Some people think of problem solving as a linear thing, but of course what’s critical is that it’s iterative.System Thinking involves three levels:
AWARENESS (of the problem as a whole) – Steps 1and 2 above.
ANALYSIS (of the problem in terms of relevant Science, Engineering and Strategy) – Steps 2, 3 and 4 (See Figure 2).).
SYNTHESIS (Knowledge integration and delivery of SYSTEM outputs) – Step 4
It’s also the place where we can deal with biases. Bias is a feature of every human decision-making process.Bias is an outcome of subjective (task oriented) approach for problem solving; System Thinking (and related knowledge Integration) is non-personal and hence distances human bias from the solution process. However caution must be exercised with respect to bias due to lack of relevant knowledge (Science, Engineering and Management (Strategy / operations) – core capabilities) behind the problem and its solution.
5. AnalysisSee Step 4
6. and 7.
Synthesize the pieces that came out of the analysis and begin to weave those into a story; That helps people answer the question “What should I do?” Motivating people to action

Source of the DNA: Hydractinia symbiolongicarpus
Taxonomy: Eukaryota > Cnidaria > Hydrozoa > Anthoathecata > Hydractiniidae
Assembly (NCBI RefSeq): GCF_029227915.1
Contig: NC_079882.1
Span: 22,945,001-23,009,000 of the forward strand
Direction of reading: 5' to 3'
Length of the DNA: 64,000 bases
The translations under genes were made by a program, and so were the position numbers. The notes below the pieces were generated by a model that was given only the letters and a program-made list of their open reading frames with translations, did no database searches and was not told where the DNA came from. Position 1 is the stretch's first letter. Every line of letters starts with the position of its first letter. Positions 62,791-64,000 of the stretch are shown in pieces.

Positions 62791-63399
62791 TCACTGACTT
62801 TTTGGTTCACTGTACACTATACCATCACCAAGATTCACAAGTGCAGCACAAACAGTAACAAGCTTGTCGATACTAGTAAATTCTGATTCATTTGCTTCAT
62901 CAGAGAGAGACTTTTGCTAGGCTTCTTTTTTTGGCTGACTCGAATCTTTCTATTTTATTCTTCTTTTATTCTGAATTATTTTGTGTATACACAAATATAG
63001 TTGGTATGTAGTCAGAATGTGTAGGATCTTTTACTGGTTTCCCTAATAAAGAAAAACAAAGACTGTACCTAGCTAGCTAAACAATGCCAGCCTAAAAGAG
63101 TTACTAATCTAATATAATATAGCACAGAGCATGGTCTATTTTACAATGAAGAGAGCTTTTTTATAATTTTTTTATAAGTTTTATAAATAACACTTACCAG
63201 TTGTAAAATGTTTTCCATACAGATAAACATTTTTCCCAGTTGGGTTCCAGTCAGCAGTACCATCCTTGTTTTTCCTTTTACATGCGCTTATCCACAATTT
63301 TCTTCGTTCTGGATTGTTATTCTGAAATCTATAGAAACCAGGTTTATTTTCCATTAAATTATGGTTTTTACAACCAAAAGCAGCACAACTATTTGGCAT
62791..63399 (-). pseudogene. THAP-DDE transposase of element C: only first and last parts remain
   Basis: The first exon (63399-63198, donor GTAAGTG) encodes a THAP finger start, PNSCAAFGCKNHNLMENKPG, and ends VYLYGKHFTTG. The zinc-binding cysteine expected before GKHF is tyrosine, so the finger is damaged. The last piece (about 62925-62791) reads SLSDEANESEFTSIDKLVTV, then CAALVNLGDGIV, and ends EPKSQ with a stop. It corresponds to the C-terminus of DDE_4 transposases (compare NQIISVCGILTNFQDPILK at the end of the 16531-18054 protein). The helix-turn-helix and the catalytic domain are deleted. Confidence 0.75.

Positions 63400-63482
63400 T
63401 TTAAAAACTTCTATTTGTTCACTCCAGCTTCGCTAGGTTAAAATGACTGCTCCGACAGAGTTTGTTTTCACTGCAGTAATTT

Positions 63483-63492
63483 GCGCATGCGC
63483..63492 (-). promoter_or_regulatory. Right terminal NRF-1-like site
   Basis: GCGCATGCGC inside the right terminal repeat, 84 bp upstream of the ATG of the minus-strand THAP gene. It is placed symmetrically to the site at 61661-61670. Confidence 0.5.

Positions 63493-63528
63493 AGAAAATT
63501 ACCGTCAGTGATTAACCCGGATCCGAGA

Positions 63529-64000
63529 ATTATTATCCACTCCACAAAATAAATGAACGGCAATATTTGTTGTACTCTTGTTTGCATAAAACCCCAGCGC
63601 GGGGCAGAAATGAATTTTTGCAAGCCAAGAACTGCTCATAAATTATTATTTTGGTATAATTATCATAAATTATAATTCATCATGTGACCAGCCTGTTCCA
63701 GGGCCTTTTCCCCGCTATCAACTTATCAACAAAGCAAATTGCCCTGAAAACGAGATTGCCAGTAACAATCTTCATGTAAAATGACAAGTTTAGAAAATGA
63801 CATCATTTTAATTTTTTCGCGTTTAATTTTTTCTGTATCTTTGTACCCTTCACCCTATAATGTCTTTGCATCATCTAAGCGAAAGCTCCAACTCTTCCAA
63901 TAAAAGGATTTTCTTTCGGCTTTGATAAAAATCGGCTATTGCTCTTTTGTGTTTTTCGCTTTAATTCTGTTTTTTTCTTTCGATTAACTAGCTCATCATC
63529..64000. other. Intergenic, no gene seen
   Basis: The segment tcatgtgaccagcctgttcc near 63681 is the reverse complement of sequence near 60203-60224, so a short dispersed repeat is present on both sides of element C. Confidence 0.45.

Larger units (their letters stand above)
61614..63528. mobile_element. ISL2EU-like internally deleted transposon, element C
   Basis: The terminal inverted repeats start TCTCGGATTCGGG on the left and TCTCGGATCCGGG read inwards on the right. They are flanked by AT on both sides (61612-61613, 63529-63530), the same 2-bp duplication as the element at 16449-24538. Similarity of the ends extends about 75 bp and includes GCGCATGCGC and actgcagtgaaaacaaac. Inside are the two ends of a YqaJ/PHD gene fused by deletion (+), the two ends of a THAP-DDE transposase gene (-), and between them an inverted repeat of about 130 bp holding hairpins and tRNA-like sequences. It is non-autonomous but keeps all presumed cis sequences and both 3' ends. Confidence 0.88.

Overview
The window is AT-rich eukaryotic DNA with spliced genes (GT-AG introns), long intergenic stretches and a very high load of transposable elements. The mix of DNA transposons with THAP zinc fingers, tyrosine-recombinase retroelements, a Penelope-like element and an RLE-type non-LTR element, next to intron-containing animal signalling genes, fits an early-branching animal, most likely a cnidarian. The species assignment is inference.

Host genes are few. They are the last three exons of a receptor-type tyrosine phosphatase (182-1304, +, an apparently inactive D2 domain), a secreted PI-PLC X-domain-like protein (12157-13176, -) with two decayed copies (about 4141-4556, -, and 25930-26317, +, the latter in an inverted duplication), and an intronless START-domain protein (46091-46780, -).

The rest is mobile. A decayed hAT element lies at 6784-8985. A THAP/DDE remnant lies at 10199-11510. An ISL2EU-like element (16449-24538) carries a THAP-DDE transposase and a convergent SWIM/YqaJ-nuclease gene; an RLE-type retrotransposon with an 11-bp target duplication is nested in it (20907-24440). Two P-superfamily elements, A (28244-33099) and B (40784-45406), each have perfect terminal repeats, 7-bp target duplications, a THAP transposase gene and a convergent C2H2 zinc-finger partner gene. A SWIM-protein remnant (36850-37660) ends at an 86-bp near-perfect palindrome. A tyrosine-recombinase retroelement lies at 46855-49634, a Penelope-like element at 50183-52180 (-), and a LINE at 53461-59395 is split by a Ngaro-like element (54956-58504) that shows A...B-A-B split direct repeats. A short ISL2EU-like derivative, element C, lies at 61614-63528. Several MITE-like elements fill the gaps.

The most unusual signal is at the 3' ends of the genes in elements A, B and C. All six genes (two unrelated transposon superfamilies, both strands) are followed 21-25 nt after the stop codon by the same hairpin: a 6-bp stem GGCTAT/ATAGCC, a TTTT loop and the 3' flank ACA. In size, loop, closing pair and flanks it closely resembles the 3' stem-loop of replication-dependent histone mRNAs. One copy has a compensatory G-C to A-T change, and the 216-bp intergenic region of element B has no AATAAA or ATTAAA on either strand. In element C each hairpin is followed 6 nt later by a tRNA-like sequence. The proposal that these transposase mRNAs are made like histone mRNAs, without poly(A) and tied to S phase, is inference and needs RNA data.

Synthesize the solution at three levels or scales:  
Feasibility demonstration (Bench Scale) where the Science is validated.
Scale up where the Engineering (and its constraints) are established.
Full scale implementation where the SYSTEM outputs (from Item 2 above) are validated.
“Design Thinking”:
Start with an incredible amount of empathy for the user and use that to define the problem; go out in the wild and spend an enormous amount of time seeing how people interact with objects, seeing the experience they’re getting, seeing the pain points or joy—and uses that to infer and define the problem.
System thinking and Transformational Skills (Seven steps):
1. Develop a common language: Define the problem as Input / Transformation / Output system
2. Decompose the “problem” into relevant Science / Engg. / Mgt.
3. Distinguish between “deliverables” and “Value/benefits” – end user experience (Technical Vs. System Outputs).
4. Emphasize on Science and Strategy;
Rely on diagnostic tools, in-process (real life) data and analysis.
5. Eco – system Development (Every solution requires many partners both inside the company as well as outside).All partners in the eco-system are connected through the common Science, Engineering and Strategy (System Outputs).
6. End to End Innovation (Awareness to Analysis to SYNTHESIS)
7. Emotional Intelligence (for innovation and problem solving)